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[dis-kwuh-zish-uh n]
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  1. a formal discourse or treatise in which a subject is examined and discussed; dissertation.
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Origin of disquisition

1595–1605; < Latin disquīsītiōn- (stem of disquīsītiō), equivalent to disquīsīt(us) (past participle of disquīrere to investigate; dis- dis-1 + quaerere to seek, ask) + -iōn- -ion
Related formsdis·qui·si·tion·al, adjective
Dictionary.com Unabridged Based on the Random House Unabridged Dictionary, © Random House, Inc. 2018

Related Words for disquisition

dissertation, commentary, exposition, treatise, writing

Examples from the Web for disquisition

Historical Examples of disquisition

  • This is hardly the place for a disquisition upon African Latin.

    The Apologia and Florida of Apuleius of Madaura

    Lucius Apuleius

  • I thought the company had had about enough of this disquisition.

    Over the Teacups

    Oliver Wendell Holmes, Sr.

  • The disquisition on the reasons for the Euxine's freezing over is, however, new.

  • Why even did he not continue his disquisition on the philosophic value of allusiveness?

    The Belovd Vagabond

    William J. Locke

  • But there was no time for disquisition, the second bee being now ready for a start.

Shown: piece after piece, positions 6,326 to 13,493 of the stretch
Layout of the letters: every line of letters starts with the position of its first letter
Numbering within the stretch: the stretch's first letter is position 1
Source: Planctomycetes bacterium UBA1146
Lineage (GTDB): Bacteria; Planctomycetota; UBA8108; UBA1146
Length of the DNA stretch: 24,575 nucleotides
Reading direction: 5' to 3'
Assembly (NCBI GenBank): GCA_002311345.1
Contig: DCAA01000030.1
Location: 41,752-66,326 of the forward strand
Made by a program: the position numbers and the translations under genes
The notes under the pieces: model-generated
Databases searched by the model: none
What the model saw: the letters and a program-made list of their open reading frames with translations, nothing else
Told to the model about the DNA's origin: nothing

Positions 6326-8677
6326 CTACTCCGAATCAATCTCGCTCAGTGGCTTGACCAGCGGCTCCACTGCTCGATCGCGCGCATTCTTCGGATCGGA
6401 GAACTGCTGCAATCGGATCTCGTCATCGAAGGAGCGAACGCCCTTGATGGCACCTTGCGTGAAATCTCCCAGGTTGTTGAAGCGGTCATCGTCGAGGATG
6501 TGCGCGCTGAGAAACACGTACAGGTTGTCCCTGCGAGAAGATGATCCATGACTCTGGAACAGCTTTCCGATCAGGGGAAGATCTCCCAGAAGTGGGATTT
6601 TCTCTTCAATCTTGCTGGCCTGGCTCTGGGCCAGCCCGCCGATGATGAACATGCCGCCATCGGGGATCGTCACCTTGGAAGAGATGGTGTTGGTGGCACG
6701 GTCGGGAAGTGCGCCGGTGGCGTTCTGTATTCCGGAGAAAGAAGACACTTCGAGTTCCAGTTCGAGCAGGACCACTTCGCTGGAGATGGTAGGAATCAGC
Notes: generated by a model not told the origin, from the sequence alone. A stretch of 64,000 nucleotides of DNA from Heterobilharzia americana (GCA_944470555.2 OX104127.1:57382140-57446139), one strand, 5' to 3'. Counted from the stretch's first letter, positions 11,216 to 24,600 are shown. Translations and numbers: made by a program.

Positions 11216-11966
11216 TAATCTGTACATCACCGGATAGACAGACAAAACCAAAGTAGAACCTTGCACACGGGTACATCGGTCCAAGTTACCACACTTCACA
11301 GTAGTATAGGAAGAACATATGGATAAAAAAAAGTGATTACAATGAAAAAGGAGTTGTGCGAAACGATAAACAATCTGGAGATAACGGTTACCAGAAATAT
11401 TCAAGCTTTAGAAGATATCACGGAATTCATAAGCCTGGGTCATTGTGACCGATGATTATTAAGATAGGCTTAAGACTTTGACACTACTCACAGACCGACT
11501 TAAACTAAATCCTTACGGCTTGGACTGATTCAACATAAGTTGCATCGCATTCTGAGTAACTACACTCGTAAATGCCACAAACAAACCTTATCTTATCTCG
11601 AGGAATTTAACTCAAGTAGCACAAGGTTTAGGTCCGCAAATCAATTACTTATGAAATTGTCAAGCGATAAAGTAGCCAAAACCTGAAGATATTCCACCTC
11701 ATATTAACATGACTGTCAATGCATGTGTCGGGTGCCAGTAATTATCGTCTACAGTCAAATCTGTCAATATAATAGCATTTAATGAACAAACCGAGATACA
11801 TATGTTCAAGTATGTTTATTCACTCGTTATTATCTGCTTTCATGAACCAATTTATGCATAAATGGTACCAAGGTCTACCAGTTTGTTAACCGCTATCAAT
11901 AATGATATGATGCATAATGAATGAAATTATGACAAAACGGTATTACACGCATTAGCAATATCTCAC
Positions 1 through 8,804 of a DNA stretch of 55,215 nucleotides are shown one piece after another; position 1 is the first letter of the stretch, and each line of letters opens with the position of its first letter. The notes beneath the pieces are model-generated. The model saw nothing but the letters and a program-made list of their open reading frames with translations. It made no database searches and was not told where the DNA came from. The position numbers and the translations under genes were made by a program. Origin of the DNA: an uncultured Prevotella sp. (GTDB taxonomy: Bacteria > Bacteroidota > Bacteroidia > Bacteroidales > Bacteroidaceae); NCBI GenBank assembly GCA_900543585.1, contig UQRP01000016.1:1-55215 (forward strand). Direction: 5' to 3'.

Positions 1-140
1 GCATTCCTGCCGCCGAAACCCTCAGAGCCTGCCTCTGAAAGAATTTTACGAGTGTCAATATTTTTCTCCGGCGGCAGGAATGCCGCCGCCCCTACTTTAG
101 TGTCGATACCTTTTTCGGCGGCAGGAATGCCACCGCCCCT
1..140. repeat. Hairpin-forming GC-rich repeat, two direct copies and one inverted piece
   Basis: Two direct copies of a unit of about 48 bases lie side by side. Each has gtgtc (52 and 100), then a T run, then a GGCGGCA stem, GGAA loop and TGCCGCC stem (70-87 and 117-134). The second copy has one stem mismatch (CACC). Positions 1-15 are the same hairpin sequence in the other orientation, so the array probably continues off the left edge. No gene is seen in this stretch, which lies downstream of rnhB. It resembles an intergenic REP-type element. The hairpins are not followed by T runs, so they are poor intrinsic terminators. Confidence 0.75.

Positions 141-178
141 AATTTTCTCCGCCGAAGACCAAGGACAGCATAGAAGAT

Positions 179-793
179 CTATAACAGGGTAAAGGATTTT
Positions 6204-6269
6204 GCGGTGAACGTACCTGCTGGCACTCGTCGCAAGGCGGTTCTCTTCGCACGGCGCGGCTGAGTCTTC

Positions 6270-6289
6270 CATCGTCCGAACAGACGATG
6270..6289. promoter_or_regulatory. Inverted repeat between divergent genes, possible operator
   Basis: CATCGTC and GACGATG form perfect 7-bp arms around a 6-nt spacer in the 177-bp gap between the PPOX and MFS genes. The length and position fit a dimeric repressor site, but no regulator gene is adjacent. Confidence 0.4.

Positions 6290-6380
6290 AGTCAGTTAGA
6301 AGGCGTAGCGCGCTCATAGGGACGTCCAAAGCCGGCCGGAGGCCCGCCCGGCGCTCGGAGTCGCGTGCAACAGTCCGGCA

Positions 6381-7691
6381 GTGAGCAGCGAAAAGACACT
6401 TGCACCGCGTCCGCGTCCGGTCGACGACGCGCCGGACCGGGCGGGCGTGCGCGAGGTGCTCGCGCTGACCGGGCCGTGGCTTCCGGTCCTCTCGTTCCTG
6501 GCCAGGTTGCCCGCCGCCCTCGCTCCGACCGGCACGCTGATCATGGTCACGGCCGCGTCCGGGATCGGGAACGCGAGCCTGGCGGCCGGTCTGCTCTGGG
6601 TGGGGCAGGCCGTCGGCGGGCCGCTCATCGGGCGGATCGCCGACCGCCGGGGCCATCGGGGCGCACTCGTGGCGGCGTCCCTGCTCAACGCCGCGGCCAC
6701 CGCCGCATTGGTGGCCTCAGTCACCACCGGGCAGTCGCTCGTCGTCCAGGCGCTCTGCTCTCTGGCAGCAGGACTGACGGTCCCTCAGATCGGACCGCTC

Oak Openings

    James Fenimore Cooper

British Dictionary definitions for disquisition


  1. a formal written or oral examination of a subject
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Derived Formsdisquisitional, adjective

Word Origin for disquisition

C17: from Latin disquīsītiō, from disquīrere to make an investigation, from dis- 1 + quaerere to seek
Collins English Dictionary - Complete & Unabridged 2012 Digital Edition © William Collins Sons & Co. Ltd. 1979, 1986 © HarperCollins Publishers 1998, 2000, 2003, 2005, 2006, 2007, 2009, 2012

Word Origin and History for disquisition


c.1600, "subject for investigation," also "systematic search," from Latin disquisitionem (nominative disquisitio) "an inquiry, investigation," noun of action from past participle stem of disquirere "inquire," from dis- "apart" (see dis-) + quaerere "seek, ask" (see query (v.)). Sense of "long speech" first recorded 1640s.

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Online Etymology Dictionary, © 2010 Douglas Harper